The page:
Additional Helpful Points in the Interpretation and Use of the Ellen G. White Writings, Part I
Additional Helpful Points in
the Interpretation and Use of the Ellen G. White Writings, Part I
The Ellen G. White writings were penned through a period of seventy years. Certain communications were written for individuals, others for the church, and still others for both Adventist and non-Adventist readers. Accordingly, it is important to take into account certain points when interpreting and using these writings. Therefore, I share the following taken from Index to the Writings of Ellen G. White, vol. 3:
1. The Counsels are not given to take the place of faith, initiative, hard work, or Bible study.
God did not use the spirit of Prophecy to make us dependent or weak. Rather, the counsels are to make us strong by encouraging us to study the word of God and by encouraging us to move forward.
2. Study the counsels to learn God’s will, not to prove preconceived conclusions.
Ellen White explains, “Why will not men see and live the truth? Many study the Scriptures for the purpose of providing their own ideas to be correct. They change the meaning of God’s word to suit their opinion…. They quote half a sentence, leaving out the other half, which, if quoted, would show their reasoning to be false. God has a controversy with those who wrest the Scriptures, making them conformed to their preconceived ideas” (Ellen G. White, MS 22, 1890).
3. Recognize that conditions in institutions and in the experience of the individuals may change.
The purpose of the testimony of reproof is to bring about a change. If that change has taken place, cognizance should be taken of this. In a message sent to the General Conference session of 1893, Ellen White declared, “Not one in twenty whose names are registered upon the church books are prepared to close their earthly history” (Christian Service, p. 41). This statement must be understood as applying to the situation in 1893, at the time the message was presented. It was given to startle the church and to lead to a change of conditions so that a much greater percentage would be ready to meet the Lord. To apply this statement in strict detail today would be out of keeping with an understanding of the purpose of the giving of the testimonies.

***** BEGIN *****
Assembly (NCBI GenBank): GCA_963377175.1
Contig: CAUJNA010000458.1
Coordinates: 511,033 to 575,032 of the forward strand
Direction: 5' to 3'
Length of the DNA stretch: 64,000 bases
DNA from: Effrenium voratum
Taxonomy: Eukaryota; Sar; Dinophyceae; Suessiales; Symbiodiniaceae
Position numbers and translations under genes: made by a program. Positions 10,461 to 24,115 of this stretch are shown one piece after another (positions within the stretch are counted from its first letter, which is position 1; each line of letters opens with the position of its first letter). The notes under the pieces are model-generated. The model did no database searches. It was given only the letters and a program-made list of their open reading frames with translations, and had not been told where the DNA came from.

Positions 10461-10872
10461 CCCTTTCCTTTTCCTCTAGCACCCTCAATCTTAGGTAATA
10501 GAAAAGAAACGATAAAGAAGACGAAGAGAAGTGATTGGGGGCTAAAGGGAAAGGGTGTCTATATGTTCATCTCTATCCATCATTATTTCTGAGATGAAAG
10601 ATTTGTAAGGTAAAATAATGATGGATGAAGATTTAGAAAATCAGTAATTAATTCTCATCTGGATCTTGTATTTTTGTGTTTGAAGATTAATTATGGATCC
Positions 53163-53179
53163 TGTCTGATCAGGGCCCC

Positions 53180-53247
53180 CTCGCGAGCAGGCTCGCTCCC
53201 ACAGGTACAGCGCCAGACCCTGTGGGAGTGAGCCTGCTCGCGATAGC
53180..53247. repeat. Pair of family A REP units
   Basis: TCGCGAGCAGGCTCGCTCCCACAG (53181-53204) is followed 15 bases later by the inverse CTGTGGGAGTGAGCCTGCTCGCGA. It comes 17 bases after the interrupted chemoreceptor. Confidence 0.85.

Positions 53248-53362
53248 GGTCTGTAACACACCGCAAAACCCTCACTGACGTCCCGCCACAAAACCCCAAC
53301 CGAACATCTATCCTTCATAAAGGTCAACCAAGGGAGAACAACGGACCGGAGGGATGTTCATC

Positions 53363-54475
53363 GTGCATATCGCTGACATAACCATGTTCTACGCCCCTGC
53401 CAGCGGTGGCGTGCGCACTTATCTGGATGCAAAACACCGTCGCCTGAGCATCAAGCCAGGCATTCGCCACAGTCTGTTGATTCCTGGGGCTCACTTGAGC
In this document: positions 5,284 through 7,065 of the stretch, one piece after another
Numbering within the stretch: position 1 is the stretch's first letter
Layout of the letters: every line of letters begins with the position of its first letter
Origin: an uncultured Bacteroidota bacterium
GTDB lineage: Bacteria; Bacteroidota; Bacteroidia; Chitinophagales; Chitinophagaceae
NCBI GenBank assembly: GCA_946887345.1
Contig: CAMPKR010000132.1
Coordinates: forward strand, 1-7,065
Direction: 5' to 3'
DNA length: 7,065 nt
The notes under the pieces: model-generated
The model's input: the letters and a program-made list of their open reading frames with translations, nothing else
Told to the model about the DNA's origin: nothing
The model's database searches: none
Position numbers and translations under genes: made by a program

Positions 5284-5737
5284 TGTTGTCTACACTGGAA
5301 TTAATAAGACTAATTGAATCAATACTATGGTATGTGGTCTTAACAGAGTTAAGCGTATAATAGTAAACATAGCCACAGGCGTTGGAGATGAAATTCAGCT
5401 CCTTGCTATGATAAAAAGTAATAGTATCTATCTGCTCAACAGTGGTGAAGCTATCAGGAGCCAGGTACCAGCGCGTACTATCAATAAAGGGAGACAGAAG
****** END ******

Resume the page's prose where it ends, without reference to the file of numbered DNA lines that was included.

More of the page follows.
4. Avoid unauthenticated statements. Care should be exercised not to employ unauthenticated statements.
Many times they are in conflict with the true teachings of the Spirit of Prophecy, and their use may be perilous. On this point Ellen White has counseled: “And now to all who have a desire for truth I would say: Do not give credence to unauthenticated reports as to what Sister White has done or said or written. If you desire to know what the Lord has revealed through her, read her published works. Are there any points of interest concerning what she has not written, do not eagerly catch up and report rumors as to what she has said” (Testimonies, vol. 5, p. 696).
5. Correct conclusions harmonize with the over-all tenor of the Spirit of Prophecy’s writings.
Conclusions reached as the result of a study of the Testimonies must be in harmony with the tenor of the writings themselves, taken as a whole. Statements picturing deplorable conditions of individuals or groups may be isolated from their setting and put together in such a manner as to yield a picture quite out of harmony with the over-all presentation and Ellen G. White’s conclusion. Statements delineating certain phases of counsel may also be misused. If the conclusion reached by assembling a group of statements is not in harmony with the general tenor of Ellen G. White’s teachings as a whole, faulty work has been done. To be continued next week.
Gerhard Pfandl, (1)
Israel Leito (1)
Keith L. Major (2)
Leonard A. Johnson (316)
Leonard Johnson (1)
Silas McKinney (1)
Thom Rainer (1)